Today is Holy Cross Day. The excerpts below were taken from Death on a Friday Afternoon: Meditations on The Last Words of Jesus From the Cross, by Richard John Neuhaus (pages 8-11). On the cross, Jesus atoned for the sins of the world.
“Atonement.” It is a fine, solid, twelfth-century Middle English word, the kind of word one is inclined to trust. Think of at-one-ment: What was separated is now at one. But after such a separation there can be no easy reunion. Reconciliation must do justice to what went wrong. It will not do to merely overlook the wrong. We could not bear to live in a world where wrong is taken lightly, where right and wrong finally make no difference. In such a world, we—what we do and what we are—would make no difference. Spare me a gospel of easy love that makes of my life a thing without consequence.
Again, St. Paul says God was in Christ “not counting their trespasses against them.” Atonement is not an accountant’s trick. It is not a kindly overlooking; it is not a not counting of what must count if anything in heaven or on earth is to matter. God could not simply decide not to count without declaring that we do not count…
Forgive and forget, they say, but that is surely wrong. What is forgotten need not, indeed cannot be forgiven. Love does not say to the beloved that it does not matter, for the beloved matters. Spare me the sentimental love that tells me what I do and what I am does not matter.
Forgiveness costs. Forgiveness costs dearly… Forgiveness is not forgetfulness; not counting their trespasses is not a kindly accountant winking at what is wrong; it is not a benign cooking of the books. In the world, in our own lives, something has gone dreadfully wrong, and it must be set right. Recall when you were a little child and somebody—maybe you—did something very bad. Maybe a lie was told, some money was stolen or the cookie jar lay shattered on the kitchen floor. The bad thing has been found out, and now something must happen, something must be done about it. The fear of punishment is terrible, but not as terrible as the thought that nothing will happen, that bad things don’t matter. If bad things don’t matter, then good things don’t matter, and then nothing matters and the meaning of everything lies shattered like the cookie jar on the kitchen floor.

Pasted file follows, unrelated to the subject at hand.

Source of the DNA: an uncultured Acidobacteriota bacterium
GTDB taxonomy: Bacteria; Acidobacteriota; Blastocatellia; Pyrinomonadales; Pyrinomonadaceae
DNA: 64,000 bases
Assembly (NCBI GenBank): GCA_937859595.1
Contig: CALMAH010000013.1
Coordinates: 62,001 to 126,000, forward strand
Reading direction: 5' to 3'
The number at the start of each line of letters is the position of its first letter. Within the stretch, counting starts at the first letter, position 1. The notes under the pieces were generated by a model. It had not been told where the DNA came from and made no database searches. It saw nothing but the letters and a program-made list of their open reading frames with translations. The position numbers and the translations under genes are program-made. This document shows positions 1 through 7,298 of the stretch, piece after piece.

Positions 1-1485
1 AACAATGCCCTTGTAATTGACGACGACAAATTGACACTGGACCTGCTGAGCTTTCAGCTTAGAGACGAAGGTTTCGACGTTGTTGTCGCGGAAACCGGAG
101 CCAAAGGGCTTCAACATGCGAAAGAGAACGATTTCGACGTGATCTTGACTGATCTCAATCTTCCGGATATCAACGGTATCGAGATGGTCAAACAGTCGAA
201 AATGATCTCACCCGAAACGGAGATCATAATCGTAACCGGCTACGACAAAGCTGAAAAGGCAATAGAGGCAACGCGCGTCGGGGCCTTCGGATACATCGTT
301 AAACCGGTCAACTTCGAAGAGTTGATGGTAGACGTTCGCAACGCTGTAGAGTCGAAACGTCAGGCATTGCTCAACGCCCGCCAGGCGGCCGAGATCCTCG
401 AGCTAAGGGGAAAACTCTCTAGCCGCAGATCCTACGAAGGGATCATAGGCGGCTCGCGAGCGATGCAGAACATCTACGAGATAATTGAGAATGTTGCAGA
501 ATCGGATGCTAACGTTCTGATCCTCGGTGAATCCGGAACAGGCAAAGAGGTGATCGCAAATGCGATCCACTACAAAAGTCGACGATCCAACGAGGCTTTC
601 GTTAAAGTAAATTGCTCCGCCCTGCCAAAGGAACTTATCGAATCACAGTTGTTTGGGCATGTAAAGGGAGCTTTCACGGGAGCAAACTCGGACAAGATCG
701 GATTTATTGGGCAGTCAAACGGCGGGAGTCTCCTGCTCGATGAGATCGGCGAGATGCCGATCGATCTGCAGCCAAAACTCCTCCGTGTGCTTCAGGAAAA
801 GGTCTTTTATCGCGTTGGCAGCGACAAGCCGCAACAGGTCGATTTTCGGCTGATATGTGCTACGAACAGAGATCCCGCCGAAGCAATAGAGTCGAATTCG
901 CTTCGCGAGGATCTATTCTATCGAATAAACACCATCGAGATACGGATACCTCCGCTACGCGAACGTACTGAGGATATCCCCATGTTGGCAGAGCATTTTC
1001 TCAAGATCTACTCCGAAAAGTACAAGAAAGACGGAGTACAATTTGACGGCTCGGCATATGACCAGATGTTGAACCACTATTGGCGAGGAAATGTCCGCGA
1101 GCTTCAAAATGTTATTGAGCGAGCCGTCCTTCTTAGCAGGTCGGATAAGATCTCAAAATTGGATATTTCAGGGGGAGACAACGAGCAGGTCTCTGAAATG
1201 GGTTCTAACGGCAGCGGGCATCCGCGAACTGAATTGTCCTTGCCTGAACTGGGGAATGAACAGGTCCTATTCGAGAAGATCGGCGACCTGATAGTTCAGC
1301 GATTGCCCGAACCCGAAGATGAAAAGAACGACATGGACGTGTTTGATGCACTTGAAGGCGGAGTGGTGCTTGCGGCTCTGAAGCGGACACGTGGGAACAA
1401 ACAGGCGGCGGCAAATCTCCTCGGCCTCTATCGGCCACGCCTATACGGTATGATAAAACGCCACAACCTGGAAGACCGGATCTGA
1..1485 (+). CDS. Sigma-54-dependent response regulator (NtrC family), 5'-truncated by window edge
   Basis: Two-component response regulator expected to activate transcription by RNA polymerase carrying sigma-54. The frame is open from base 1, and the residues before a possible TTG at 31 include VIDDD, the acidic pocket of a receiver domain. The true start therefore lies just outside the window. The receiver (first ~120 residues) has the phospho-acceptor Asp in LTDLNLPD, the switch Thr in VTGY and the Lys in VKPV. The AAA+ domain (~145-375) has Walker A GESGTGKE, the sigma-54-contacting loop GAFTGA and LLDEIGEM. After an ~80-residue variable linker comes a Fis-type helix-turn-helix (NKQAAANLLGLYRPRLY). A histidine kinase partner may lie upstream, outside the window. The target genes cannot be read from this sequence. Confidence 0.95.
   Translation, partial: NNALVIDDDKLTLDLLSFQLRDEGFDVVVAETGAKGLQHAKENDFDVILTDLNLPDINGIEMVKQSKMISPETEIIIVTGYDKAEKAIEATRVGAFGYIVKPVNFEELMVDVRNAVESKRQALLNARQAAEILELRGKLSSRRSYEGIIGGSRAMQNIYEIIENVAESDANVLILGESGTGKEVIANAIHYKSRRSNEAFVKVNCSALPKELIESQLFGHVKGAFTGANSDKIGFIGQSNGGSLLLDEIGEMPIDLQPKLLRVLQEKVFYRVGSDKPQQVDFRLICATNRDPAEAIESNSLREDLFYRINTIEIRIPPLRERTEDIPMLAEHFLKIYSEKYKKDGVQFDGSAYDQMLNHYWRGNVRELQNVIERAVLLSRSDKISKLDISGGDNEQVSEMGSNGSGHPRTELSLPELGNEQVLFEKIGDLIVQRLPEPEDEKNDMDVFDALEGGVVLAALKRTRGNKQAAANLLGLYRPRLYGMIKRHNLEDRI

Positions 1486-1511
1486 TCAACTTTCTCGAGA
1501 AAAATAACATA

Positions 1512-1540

Trust that child’s intuition. “Unless you become as little children,” Jesus said, “you cannot enter the kingdom of God.” Unless we are stripped of our habits of forgetting, of our skillful making of excuses, of our jaded acceptance of a world in which bad things happen and it doesn’t matter.
This, then, is our circumstance. Something has gone dreadfully wrong with the world, and with us in the world.
“Something has gone dreadfully wrong with the world, and with us in the world.” Once we fully realize the awful consequential truth of that statement, the question becomes, “Now what?” The answer is Jesus, the Christ, the Son of the Living God, and his death on the cross and resurrection from the dead which paid for the sins of the world and brings his life into our human flesh. The answer is the Atonement accomplished on the cross. This Atonement was not easy. It was not cheap. He paid dearly for us. This matters.